A suicide attack on an Indonesian church has wounded at least 22 people, police said, as the country continues its struggle to rein in religion-related violence.
Concerns have grown about religiously motivated attacks in the world's largest Muslim-majority nation, the Wall Street Journal reports.
Authorities have successfully cracked down on hard-line Islamic groups linked to bombings on Western hotels and tourist spots —such as the attacks on Bali nightclubs in 2002 that killed 202 people, many of them foreign visitors. But officials have struggled to contain other attacks, especially ones apparently aimed at intimidating religious minorities such as evangelical Christians.
The Al Qaeda-linked terror network Jemaah Islamiyah and its offshoots have been linked to many attacks.
While a government crackdown has led to the arrests and convictions of dozens of suspects, and reduced the potency of attacks, bombings by solo "jihadis" targeting Christians and others deemed blasphemous by hard-liners have continued, the AP reports.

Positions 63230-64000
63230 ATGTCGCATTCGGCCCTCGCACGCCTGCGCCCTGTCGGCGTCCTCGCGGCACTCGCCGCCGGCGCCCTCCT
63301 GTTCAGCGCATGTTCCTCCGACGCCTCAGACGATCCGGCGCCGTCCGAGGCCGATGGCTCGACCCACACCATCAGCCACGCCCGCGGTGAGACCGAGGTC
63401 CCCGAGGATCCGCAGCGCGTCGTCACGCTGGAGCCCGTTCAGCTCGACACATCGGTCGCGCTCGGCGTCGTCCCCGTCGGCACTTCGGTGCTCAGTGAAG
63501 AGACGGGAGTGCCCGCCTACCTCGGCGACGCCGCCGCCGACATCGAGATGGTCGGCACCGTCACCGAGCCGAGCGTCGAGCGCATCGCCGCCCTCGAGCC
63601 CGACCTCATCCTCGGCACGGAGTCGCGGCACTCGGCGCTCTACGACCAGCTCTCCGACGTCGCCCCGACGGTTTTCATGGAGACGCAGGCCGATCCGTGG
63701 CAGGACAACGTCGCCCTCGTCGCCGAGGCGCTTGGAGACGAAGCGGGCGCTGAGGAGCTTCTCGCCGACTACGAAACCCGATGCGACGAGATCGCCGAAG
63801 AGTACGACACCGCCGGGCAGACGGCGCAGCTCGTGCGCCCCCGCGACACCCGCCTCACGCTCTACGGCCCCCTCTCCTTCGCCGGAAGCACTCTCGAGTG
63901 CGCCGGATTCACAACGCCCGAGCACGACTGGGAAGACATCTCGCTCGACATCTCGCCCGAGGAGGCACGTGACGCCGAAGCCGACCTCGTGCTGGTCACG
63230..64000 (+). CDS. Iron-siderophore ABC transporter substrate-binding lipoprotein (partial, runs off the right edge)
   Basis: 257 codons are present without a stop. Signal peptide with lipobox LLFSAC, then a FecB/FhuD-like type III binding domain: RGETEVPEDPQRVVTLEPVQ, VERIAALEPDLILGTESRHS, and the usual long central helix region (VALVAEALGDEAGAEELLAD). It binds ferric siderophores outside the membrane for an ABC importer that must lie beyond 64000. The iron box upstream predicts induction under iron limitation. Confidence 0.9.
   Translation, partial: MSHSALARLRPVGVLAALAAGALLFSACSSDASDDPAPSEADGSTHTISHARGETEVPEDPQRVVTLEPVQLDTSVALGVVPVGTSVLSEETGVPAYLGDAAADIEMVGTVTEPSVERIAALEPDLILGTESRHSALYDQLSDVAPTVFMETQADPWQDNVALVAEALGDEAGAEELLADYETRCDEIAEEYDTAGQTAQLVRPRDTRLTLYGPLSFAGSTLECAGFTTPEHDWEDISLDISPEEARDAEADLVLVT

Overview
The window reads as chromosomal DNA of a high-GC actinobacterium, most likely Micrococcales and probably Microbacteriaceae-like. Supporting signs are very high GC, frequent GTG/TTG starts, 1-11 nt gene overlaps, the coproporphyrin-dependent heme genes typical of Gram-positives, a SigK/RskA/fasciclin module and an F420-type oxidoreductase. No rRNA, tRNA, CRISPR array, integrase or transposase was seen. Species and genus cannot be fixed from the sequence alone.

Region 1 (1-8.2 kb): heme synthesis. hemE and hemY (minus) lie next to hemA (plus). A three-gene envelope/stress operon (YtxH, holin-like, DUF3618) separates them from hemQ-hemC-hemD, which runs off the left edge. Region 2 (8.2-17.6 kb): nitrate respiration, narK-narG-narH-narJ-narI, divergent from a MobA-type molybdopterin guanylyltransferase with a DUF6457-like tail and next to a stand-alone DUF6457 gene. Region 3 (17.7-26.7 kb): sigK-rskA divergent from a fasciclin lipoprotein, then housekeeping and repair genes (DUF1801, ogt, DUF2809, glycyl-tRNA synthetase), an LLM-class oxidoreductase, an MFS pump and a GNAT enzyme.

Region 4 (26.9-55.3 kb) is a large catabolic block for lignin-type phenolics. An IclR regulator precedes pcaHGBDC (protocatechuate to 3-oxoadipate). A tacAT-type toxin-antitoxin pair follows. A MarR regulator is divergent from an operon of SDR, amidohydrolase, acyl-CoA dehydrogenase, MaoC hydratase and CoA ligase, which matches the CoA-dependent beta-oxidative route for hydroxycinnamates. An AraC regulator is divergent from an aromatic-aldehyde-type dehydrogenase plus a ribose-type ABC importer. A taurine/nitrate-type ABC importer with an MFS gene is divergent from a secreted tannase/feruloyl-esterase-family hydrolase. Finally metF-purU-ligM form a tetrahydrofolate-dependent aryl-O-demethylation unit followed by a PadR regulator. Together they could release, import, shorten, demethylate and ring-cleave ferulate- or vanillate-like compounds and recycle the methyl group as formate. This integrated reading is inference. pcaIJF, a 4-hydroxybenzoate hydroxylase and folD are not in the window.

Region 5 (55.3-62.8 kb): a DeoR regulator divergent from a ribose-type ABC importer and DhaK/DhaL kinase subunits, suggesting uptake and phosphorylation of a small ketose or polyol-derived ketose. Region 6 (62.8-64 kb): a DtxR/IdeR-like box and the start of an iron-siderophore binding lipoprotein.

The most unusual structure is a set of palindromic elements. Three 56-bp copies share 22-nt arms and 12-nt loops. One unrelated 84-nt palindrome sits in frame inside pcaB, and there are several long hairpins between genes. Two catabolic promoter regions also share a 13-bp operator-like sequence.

The AP interviewed a woman working at an Internet cafe near the church said the suicide attacker "visited her shop an hour before the explosion and browsed websites about Al Qaeda and a local Islamist group."
He also left a bag behind containing a copy of the Quran, she reportedly said.
The bomber's mangled body was found at the entrance of the Tenth Bethel Gospel Church, in the Central Java town of Solo, the AP reports.
Police Chief Gen. Timur Pradopo said the low-intensity device appeared to be attached to the man's stomach. "We are now waiting for DNA test results to confirm his identity," Pradopo said. "We hope to reveal it soon."